Dinner with Proust: how Alzheimer’s caregivers are pulled into their patients’ worlds

In her mid-70s, Ida began showing signs of Alzheimer’s. Her decline was gradual. She experienced the usual memory loss and attendant confusion, but life went on pretty much as before. Then one day, Henry came home to find Ida speaking to a framed photograph on the mantelpiece. They had many photographs of departed friends and family around the apartment, and Ida began to go from one to another, telling aunts and cousins whatever she happened to be thinking about. After the initial shock wore off, Henry became used to her chatter and resigned himself to this new quirk of hers. He’d known her friends and relatives, and he didn’t mind their playing a role in her imaginative life.

Henry never knew what she might say; he just knew that after a while he had stopped figuring in her conversations entirely. As time passed, he began to feel like an intruder in his own home. Aside from occasional comments about shopping and schedules, she barely spoke to him at all, keeping the warmest part of herself for her two-dimensional friends. “She talks to them with the tenderness that’s missing when she talks to me,” a bereft Henry told me. What do you say to someone whose wife prefers photographs of deceased authors to him?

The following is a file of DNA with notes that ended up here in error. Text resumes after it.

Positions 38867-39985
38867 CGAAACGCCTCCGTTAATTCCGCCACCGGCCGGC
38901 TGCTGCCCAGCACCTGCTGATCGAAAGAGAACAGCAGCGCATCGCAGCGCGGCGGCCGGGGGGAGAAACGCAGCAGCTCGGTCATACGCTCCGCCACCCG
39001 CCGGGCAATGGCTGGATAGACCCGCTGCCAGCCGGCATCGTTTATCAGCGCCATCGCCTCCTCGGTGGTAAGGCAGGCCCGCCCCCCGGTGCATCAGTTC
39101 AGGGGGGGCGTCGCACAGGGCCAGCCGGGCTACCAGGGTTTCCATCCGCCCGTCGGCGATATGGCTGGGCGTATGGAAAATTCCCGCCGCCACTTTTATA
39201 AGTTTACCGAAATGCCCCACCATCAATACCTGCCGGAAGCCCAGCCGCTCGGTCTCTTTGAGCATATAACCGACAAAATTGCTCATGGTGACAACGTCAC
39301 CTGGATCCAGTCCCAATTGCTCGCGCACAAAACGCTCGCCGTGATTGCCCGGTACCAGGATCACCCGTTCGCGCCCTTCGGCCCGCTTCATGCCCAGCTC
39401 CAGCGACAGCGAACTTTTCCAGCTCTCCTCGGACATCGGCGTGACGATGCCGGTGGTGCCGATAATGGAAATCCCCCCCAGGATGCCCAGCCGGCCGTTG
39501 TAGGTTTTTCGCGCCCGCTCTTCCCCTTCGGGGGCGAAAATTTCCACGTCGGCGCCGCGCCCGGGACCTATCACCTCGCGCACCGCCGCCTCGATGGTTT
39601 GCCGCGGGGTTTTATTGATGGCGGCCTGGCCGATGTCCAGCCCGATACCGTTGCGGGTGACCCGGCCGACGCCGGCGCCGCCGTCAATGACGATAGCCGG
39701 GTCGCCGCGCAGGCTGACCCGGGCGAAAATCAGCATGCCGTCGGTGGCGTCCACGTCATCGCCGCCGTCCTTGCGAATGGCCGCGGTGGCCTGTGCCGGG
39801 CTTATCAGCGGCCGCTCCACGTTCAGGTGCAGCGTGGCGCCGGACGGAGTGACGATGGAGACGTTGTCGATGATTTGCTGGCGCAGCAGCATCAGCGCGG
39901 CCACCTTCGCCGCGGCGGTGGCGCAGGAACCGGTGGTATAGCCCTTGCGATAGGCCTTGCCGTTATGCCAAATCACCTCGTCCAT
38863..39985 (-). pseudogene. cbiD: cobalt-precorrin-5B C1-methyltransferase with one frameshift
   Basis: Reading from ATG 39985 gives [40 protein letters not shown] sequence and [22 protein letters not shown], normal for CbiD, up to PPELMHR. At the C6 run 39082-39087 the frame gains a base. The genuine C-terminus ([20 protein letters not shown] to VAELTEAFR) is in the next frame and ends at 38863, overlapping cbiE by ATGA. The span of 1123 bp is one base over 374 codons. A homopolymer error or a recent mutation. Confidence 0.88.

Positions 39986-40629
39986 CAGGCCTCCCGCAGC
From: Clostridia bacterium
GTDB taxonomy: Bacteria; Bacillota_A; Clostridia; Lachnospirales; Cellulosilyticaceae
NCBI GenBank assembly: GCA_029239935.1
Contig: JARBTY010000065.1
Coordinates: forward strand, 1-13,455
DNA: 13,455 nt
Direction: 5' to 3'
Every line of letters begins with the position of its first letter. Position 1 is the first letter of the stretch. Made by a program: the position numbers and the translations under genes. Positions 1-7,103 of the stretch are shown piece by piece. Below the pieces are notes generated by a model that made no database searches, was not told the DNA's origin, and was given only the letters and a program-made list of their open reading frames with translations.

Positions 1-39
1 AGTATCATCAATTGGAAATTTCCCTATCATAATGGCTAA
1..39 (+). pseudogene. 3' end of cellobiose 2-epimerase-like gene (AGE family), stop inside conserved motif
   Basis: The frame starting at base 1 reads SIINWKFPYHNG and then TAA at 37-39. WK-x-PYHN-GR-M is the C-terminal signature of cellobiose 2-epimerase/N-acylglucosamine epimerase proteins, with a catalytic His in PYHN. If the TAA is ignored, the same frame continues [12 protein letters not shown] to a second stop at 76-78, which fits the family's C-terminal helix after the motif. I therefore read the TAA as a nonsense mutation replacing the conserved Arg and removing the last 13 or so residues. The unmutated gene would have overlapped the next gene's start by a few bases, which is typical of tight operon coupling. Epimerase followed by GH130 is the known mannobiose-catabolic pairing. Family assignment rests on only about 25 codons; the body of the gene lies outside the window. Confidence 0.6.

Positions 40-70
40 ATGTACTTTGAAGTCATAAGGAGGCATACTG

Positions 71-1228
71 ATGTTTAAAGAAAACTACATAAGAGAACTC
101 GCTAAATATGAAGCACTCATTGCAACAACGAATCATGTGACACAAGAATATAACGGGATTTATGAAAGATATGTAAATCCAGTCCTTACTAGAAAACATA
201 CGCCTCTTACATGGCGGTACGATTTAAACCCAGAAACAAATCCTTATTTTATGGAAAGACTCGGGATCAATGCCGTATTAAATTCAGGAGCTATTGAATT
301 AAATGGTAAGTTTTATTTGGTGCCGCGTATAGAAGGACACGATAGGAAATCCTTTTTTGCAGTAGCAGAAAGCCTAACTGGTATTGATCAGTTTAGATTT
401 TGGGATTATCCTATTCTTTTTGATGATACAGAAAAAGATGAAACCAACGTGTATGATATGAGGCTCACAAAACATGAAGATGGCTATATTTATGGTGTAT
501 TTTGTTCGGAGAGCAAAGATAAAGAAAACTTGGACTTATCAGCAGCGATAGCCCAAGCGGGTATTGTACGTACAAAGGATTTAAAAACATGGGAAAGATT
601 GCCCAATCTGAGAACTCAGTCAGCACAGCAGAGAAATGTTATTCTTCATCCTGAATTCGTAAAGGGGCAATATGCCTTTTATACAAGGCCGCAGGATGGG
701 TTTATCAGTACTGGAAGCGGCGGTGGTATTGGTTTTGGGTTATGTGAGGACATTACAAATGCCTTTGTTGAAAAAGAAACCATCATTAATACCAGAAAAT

Although we expect irrational behaviour and lapses of judgment from Alzheimer’s patients, we’re often puzzled by the baffling behaviour of caregivers themselves, many of whom mirror the denial, resistance, distortions, irrationality and cognitive lapses of the people they’re caring for. Carers, despite recognising that their charges are ill, find themselves behaving in ways they know are counterproductive: arguing, blaming, insisting on reality, and taking symptoms personally. Because caregivers are “healthy”, we assume they should be reasonable, which is what makes their inability to adapt to the disease feel like a personal shortcoming.

Read more in The Guardian.

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